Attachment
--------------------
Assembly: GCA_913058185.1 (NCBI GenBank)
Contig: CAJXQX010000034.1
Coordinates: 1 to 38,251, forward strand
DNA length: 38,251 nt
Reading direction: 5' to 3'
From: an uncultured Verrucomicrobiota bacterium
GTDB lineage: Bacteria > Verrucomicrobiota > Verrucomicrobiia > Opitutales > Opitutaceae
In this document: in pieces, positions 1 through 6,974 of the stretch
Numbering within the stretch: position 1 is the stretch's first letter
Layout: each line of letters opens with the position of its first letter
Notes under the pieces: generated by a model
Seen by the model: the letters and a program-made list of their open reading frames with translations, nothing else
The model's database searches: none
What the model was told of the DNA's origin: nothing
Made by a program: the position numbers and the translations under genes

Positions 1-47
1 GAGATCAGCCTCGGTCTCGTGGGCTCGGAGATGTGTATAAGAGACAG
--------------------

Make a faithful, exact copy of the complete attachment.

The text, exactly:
Assembly: GCA_913058185.1 (NCBI GenBank)
Contig: CAJXQX010000034.1
Coordinates: 1 to 38,251, forward strand
DNA length: 38,251 nt
Reading direction: 5' to 3'
From: an uncultured Verrucomicrobiota bacterium
GTDB lineage: Bacteria > Verrucomicrobiota > Verrucomicrobiia > Opitutales > Opitutaceae
In this document: in pieces, positions 1 through 6,974 of the stretch
Numbering within the stretch: position 1 is the stretch's first letter
Layout: each line of letters opens with the position of its first letter
Notes under the pieces: generated by a model
Seen by the model: the letters and a program-made list of their open reading frames with translations, nothing else
The model's database searches: none
What the model was told of the DNA's origin: nothing
Made by a program: the position numbers and the translations under genes

Positions 1-47
1 GAGATCAGCCTCGGTCTCGTGGGCTCGGAGATGTGTATAAGAGACAG